Finally free after six years on Manus Island, Kurdish-Iranian refugee Behrouz Boochani has been told by New Zealand he must leave the country before his one-month visa expires.
Boochani arrived in New Zealand last night, ending his long detention in Australia's offshore processing system, to speak at a Christchurch writers' festival.
After labelling Australia a dictatorship today, the author and journalist said he'd seek an extension to his New Zealand visa.
New Zealand immigration authorities, however, insist the visa is for one month and the refugee must leave the country before it expires.
But Boochani has vowed not to return to PNG.
"I will never go back to that place," he told The Guardian.
Although he is a recognised UN convention refugee accepted for settlement in the US, he has not revealed his long-term plans apart from his hopes to stay in New Zealand beyond his visa.
"Definitely I will try to extend my visa so hopefully New Zealand will let me stay here for another month to share this story with more people," he said.
His departure from Manus was arranged in the most unlikely of manners: the 36-year-old accepted an invitation to speak at the Word Christchurch festival later this month.
Boochani announced his exit last night, tweeting that it was "So exciting to get freedom after more than six years".
He was welcomed by Christchurch mayor Lianne Dalziel this morning before speaking at a Word Christchurch event alongside the Amnesty International and Greens MP Golriz Ghahraman, herself an Iranian refugee.
"I'm really happy that I am here in Christchurch," Boochani said.
"Almost seven years ago I left Iran because of my journalism and cultural activities.
"I went to Australia to seek asylum there, to find a safe place. I knew Australia as a liberal democracy.
"I expected that they would welcome me and at least consider my case.
"Unfortunately they exiled me to Manus Island, a remote place. In other words, I can say I left Iran because I didn't want to live in prison but Australia jailed me."
Boochani arrived by boat on Christmas Island in July 2013 and was sent to Manus Island in Papua New Guinea a month later.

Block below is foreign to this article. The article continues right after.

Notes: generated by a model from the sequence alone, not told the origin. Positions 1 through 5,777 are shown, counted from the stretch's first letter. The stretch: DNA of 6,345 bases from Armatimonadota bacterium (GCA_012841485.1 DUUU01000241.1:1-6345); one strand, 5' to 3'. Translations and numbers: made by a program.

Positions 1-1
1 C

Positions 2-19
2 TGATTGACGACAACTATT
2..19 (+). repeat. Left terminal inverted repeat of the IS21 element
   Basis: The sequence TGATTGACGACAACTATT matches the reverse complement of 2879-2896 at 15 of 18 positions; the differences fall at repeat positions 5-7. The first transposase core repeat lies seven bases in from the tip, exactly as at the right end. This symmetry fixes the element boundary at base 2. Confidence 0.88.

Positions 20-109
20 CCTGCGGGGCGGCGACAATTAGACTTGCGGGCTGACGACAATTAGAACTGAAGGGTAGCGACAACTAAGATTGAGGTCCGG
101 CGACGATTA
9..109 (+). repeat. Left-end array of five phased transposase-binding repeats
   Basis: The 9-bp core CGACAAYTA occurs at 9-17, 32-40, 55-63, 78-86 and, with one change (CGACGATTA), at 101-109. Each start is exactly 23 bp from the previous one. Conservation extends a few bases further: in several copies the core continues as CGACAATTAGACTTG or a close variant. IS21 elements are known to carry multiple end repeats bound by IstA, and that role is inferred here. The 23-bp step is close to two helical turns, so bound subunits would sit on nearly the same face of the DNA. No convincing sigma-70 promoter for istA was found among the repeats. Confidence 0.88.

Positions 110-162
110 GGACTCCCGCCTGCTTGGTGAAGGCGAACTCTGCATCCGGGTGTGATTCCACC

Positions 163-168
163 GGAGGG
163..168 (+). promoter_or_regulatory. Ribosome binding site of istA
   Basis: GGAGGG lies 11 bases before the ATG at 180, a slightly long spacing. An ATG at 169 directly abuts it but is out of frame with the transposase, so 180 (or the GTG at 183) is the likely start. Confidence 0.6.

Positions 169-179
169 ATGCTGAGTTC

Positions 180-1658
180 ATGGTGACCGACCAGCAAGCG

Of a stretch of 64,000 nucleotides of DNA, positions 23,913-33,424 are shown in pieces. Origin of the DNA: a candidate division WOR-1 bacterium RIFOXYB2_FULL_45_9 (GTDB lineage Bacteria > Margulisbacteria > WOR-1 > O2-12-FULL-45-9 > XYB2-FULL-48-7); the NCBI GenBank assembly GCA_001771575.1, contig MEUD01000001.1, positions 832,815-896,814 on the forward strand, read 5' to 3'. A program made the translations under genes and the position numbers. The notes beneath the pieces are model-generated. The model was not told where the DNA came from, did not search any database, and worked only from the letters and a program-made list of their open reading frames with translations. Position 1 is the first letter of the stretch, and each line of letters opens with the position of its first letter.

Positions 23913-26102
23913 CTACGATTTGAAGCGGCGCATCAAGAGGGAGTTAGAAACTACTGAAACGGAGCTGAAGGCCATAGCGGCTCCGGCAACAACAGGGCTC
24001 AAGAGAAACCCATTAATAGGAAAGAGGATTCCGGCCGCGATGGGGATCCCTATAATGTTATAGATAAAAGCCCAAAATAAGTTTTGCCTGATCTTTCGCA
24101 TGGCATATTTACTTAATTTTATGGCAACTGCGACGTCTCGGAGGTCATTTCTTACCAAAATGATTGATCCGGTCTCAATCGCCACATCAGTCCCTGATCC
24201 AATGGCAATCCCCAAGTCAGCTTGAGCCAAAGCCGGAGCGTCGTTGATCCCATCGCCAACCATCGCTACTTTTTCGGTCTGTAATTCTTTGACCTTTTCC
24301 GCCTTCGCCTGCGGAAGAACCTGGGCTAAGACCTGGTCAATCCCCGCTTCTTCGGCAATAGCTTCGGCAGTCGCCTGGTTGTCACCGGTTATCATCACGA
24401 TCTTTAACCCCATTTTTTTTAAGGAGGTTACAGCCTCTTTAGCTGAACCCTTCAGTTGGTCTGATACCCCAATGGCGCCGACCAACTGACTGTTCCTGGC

While in detention, Boochani wrote a book, 'No Friend but the Mountains: Writing from Manus Prison', which won this year's Victorian Prize for Literature and the National Biography Award - Australia's richest literary prize.
He also filmed a documentary of life in the Manus centre on a mobile phone, which has been seen in Australia, London and Berlin.
Boochani's route to New Zealand involved a 34-hour journey via The Philippines across six timezones.
While not mentioning him by name, Boochani eviscerated Australian Home Affairs Minister Peter Dutton.
"We can see there is some kind of dictatorship in Australia," he said.
Word Christchurch organiser Rachael King invited Boochani to the festival in June and was "gratified and excited" to hear of his acceptance.
Greg Patchell, deputy chief executive of Immigration New Zealand, said Boochani held travel documents from PNG which allowed him to come and go from PNG.
"He is in New Zealand on a one month limited visa for the specific purpose of speaking at a conference in Christchurch. He must depart before his visa expires," he told AAP.
"He is fully sponsored by Amnesty International who are responsible for meeting all his costs.
"If he claims asylum in New Zealand, an independent statutory process decides his claim. Government ministers have no role in this process."
Mr Patchell said the visa was issued because officials were satisfied Boochani "genuinely intends a temporary stay in New Zealand".